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Author Topic: Under 100 - Core Rules System  (Read 2622 times)

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Offline Niarra

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Re: RP System (Under 100) - Looking for Feedback
« Reply #30 on: 04/17/17, 07:34:49 PM »
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@Karmic, thanks for your extensive feedback and thoughts! It would be a little hard to respond to your post point by point, but I think I can give a sort of reply by "category" that might hit on most of what you were talking about, and hopefully help clarify the system. 

My post here is extremely long (because brevity and I aren't friends), but my hope is that it's still useful information, and that perhaps anyone who might be lurking and reading the post who is not familiar with RPG rules systems at all might get some clarity from the details. (I find it funny, though, that my attempts to clarify are actually longer than the entirety of the post on the rules themselves. Which is either just amusing, or a sign of a really badly designed system... heh...)


How Skill Groups "influence each other" - a.k.a. What actions fall under what Skill Groups?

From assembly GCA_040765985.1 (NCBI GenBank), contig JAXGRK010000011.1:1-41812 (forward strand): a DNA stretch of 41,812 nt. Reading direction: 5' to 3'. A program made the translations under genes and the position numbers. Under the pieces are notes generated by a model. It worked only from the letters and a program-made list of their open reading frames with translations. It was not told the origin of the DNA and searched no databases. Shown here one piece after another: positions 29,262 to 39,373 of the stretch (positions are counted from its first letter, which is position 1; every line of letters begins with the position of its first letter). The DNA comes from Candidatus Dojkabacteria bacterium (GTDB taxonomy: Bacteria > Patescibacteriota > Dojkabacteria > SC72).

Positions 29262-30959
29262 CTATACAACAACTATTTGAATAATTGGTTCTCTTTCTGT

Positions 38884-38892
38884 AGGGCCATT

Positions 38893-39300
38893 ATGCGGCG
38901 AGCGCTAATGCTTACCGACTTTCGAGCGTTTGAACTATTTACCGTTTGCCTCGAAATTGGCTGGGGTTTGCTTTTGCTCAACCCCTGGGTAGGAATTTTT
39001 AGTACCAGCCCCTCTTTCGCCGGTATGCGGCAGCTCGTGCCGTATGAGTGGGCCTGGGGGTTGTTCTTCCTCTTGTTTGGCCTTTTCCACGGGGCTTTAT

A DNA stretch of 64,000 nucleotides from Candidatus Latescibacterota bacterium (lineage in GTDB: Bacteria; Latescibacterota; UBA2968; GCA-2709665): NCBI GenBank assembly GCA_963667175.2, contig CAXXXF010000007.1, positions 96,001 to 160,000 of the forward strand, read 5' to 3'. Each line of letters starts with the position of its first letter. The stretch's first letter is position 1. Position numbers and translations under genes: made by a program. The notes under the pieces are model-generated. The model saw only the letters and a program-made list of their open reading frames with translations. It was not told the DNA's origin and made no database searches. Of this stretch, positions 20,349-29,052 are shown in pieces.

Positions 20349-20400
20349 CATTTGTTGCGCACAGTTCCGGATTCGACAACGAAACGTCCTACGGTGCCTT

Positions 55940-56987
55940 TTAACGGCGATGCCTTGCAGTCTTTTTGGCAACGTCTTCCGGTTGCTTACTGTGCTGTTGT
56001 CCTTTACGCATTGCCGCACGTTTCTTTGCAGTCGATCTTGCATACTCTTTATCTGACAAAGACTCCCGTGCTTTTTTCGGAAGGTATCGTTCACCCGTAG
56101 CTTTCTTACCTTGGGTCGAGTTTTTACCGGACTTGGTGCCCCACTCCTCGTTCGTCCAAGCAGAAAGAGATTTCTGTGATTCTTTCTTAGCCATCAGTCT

First of all, your confusion here isn't odd, because most RPG systems (at least pen and paper ones, which are generally the model for most written RP) are pretty comprehensive as regards which rules govern certain skills and actions. In those rules systems, there are more options and arenas to invest in, at a more granular level, which makes character creation more customized but also more complex (and likewise with the gameplay results).

With most RPG systems there are multiple stats, skills, and factors that might go into your attempting a single swing of your lightsaber (e.g., your physical attribute score + your chosen class + your weapon proficiency or specialized training + bonuses from your weapon). This is all understandable with a more complex system, and can be very rewarding to play out... but it is just not feasible to get that complex in the more free-form world of online community RP.

So rest assured that I deliberately designed Under 100 to not be that complicated, and to eliminate as much as possible any cross-over or additive stats/effects of that kind. There are no bonuses in the Under 100 system (with the sole exception of a particular specialized use of the Force or Gadgetry), and any action you take is dependent on just one Skill, and therefore on just one roll.

You cited an example of a "Stealth Assassin" character who is a Force-user and wields lightsabers. What skill is going to be used at any time depends entirely on the action you are taking, at its most basic level:

If you are trying to hit someone with your lightsaber, you would use Lightsabers.

If you are trying choke someone with the Force, you would use Force.

If you are trying to sneak past someone undetected, you would use Stealth.

It doesn't matter if you want to color it as a swing of your blade that is guided by your Force instinct - you are still swinging a lightsaber, and so the Lightsaber skill governs the roll.